President Bush offered assistance Friday to earthquake victims in Iran, saying the United States cares about the suffering of the Iranian people even though there are major differences with Tehran about its nuclear program.

The U.S. military provided aid after a devastating quake in southern Iran in 2003. Defense Department spokesman Bryan Whitman said in Washington there has been no indication of an Iranian request for U.S. military aid, and that none was being provided at this point.

"We, obviously, have our differences with the Iranian government, but we do care about the suffering of Iranian people," Bush said at a news conference with the leaders of Mexico and Canada.

Three strong earthquakes and several aftershocks struck near two industrial centers about 210 miles southwest of Tehran. Officials said at least 66 people were killed and 1,200 others were injured.

Bush emphasized opposition to Iran's nuclear program and said the world was united with Washington.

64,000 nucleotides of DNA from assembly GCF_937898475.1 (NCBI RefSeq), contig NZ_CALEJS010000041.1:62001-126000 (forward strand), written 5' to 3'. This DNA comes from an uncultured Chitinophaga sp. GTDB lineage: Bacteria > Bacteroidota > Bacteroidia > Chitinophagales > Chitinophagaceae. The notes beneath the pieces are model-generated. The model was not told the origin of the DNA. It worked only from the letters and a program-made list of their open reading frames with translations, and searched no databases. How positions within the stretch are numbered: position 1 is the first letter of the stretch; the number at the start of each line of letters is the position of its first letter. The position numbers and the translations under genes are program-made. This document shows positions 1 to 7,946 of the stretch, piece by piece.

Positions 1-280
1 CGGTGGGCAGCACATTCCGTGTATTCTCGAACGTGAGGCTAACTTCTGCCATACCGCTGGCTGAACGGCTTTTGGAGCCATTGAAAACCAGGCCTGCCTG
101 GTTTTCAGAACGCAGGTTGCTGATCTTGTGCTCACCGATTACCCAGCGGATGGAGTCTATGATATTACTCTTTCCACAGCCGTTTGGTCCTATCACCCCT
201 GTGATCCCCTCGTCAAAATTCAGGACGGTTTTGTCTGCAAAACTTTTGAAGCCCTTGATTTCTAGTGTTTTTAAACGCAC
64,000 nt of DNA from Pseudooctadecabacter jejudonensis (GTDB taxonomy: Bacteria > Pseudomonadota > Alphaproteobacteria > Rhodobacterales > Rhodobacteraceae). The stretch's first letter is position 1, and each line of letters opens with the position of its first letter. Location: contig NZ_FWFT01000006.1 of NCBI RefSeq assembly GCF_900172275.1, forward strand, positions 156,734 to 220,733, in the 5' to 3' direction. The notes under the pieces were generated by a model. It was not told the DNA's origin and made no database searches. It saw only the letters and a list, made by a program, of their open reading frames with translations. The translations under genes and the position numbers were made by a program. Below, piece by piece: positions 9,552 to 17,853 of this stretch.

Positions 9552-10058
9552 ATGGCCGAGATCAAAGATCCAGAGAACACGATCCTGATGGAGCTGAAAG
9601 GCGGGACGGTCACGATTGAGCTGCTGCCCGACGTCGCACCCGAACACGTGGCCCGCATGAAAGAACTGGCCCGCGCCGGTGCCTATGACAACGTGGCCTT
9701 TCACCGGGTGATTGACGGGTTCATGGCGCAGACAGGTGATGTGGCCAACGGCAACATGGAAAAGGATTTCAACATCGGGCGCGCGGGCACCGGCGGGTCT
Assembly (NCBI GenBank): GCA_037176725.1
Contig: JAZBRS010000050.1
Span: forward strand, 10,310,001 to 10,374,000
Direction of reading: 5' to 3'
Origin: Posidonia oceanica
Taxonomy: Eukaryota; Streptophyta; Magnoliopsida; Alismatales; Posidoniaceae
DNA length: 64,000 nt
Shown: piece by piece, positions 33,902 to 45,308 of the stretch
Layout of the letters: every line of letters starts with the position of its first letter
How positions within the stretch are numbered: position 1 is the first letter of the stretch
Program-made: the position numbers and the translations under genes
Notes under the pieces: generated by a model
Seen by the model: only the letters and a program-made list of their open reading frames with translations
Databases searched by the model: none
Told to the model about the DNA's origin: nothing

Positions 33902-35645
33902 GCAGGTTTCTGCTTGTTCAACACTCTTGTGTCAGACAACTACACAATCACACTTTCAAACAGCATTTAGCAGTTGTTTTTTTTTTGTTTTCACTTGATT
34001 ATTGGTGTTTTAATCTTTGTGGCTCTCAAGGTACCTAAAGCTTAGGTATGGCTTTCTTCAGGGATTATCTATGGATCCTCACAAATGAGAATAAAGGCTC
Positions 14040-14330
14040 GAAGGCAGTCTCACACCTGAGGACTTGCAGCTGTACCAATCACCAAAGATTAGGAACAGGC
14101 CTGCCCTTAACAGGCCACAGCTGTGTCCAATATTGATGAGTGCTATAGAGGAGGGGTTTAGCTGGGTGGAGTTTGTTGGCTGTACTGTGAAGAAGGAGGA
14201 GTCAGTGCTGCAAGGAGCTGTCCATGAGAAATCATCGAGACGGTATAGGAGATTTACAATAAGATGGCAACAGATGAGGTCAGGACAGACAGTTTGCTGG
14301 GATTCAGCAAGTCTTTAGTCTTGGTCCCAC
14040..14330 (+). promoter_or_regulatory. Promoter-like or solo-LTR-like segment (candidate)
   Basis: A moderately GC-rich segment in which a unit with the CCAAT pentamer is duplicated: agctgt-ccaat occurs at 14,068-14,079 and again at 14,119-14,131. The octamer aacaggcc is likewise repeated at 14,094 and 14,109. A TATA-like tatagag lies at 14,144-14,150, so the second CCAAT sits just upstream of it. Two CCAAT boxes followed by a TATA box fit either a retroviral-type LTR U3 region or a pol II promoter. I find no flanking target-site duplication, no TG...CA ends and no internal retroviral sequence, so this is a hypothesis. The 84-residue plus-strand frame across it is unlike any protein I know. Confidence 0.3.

"There is common agreement that the Iranians should not have a nuclear weapon, the capacity to make a nuclear weapon or the knowledge to make a nuclear weapon," the president said.

"And the reason there's common agreement is because the Iranian government with such a weapon as it's now constituted would pose a serious threat to world security," Bush added.

He declined to say whether the United States would seek sanctions against Iran. Bush did note that Secretary of State Condoleezza Rice was in Europe trying to build a consensus with allies on the next steps.